Journal Article

Use of Selective Serotonin Reuptake Inhibitors and the Risk of Breast Cancer

Patricia F. Coogan, Julie R. Palmer, Brian L. Strom and Lynn Rosenberg

in American Journal of Epidemiology

Published on behalf of Johns Hopkins Bloomberg School of Public Health

Volume 162, issue 9, pages 835-838
Published in print November 2005 | ISSN: 0002-9262
Published online September 2005 | e-ISSN: 1476-6256 | DOI: http://dx.doi.org/10.1093/aje/kwi301
Use of Selective Serotonin Reuptake Inhibitors and the Risk of Breast Cancer

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Selective serotonin reuptake inhibitors (SSRIs) were introduced in 1987 and, by 1997, were prescribed to 58% of Americans receiving outpatient treatment for depression. In 1992, a study reported that one of the SSRIs, fluoxetine, accelerated the growth of mammary tumors in rodents. By use of data from 1988 to 2002 from their hospital-based, case-control surveillance study, the authors examined the relation between use of SSRIs and risk of breast cancer. Nurse interviewers administered standard questionnaires to patients admitted to hospitals in three US centers to obtain information on demographic, medical, and lifestyle factors and to elicit a history of drug use, including antidepressants. Cases comprised 2,138 women with primary invasive breast cancer, and controls comprised 2,858 women admitted with nonmalignant diagnoses unrelated to SSRI use. The authors used multivariate conditional logistic regression models to estimate odds ratios for breast cancer among regular users of SSRIs compared with nonusers. The odds ratio was 1.1 (95% confidence interval: 0.8, 1.7) for regular use of SSRIs and 0.7 (95% confidence interval: 0.4, 1.5) for use of 4 or more years. Odds ratios were not elevated for any specific SSRI. These data provide some assurance that the use of SSRIs does not increase the risk of breast cancer.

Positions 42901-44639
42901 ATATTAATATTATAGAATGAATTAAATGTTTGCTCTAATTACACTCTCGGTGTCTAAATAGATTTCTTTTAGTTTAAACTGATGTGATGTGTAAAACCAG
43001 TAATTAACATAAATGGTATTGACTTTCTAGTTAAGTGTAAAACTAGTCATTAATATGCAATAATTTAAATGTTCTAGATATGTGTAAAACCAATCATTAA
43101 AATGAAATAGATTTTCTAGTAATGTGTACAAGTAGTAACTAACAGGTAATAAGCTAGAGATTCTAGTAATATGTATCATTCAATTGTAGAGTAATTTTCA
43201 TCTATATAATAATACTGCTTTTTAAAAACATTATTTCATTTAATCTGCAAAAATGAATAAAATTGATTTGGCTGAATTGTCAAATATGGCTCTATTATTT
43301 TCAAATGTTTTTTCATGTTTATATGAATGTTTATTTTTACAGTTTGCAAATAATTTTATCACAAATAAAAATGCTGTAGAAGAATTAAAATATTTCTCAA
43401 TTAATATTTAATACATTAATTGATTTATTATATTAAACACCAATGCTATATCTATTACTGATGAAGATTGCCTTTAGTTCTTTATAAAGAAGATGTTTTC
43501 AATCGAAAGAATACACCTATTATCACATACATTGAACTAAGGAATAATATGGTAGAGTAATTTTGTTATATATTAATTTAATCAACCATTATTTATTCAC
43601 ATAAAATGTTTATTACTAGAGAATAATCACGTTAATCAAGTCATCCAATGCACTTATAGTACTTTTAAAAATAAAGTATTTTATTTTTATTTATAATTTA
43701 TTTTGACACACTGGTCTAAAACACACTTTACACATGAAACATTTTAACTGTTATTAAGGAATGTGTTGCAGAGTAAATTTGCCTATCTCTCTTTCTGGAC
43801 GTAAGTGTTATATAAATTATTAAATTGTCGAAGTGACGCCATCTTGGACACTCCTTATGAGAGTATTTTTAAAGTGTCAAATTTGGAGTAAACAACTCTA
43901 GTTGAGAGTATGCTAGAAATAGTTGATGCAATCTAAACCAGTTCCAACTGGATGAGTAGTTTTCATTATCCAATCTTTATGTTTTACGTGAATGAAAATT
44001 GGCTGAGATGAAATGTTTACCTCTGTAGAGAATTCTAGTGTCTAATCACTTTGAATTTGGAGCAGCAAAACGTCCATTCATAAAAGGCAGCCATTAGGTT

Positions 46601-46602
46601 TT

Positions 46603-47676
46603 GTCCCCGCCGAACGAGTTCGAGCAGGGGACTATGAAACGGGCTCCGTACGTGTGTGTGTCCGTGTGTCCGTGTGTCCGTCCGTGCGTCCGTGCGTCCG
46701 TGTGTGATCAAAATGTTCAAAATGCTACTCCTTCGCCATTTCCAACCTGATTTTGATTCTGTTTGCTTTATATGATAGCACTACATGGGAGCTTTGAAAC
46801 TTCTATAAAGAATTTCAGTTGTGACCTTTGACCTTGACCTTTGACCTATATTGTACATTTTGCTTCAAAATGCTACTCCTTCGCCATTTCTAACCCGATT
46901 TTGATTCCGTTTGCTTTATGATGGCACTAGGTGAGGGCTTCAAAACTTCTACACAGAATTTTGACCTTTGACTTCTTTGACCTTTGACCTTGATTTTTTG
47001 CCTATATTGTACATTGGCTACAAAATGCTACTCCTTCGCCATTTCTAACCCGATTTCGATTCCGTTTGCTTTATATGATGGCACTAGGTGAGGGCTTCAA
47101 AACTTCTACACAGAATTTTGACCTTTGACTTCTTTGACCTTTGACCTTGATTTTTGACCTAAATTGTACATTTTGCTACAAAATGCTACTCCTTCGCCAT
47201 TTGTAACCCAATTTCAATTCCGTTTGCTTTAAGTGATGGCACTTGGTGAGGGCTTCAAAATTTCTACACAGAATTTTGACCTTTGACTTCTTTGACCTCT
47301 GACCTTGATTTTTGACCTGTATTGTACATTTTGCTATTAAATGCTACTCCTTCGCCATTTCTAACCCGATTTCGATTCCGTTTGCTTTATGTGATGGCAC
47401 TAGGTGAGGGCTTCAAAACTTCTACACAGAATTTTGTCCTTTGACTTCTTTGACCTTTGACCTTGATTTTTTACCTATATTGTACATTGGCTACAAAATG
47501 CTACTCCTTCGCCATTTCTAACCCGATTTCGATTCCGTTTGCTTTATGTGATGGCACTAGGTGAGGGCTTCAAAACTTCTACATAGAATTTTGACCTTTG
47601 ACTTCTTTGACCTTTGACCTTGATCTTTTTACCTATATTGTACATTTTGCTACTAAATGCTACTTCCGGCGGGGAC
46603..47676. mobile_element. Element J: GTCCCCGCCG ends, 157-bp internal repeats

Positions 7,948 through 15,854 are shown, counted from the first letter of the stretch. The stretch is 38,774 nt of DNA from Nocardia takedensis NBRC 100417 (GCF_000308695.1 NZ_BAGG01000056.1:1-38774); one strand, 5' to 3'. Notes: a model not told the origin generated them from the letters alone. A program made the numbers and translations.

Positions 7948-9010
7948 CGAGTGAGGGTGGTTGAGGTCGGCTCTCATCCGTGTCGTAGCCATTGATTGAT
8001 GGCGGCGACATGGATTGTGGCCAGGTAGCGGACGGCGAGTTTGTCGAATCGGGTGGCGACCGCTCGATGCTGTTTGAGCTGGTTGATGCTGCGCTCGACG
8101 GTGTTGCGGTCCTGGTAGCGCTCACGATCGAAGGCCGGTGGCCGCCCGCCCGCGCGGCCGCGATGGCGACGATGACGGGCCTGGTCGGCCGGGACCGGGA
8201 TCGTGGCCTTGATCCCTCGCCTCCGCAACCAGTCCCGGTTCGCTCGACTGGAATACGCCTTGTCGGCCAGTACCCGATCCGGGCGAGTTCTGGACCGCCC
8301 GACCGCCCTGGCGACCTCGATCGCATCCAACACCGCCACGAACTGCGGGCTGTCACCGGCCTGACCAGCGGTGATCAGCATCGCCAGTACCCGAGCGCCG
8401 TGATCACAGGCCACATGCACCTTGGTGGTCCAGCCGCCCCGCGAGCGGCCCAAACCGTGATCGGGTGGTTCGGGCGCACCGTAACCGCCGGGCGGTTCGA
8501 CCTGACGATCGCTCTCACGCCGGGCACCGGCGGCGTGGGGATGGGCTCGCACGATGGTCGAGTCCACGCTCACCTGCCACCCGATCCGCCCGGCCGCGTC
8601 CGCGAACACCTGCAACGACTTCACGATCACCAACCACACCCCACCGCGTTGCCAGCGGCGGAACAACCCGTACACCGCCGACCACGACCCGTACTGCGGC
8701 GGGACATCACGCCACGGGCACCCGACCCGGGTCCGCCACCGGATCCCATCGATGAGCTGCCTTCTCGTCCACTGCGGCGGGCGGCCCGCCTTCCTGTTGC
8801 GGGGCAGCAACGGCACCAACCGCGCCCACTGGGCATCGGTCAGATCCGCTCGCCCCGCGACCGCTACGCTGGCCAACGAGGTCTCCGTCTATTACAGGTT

Keywords: antidepressive agents; breast neoplasms; case-control studies; pharmacoepidemiology; CI, confidence interval; OR, odds ratio; SSRI, selective serotonin reuptake inhibitor

Journal Article.  2373 words. 

Subjects: Public Health and Epidemiology

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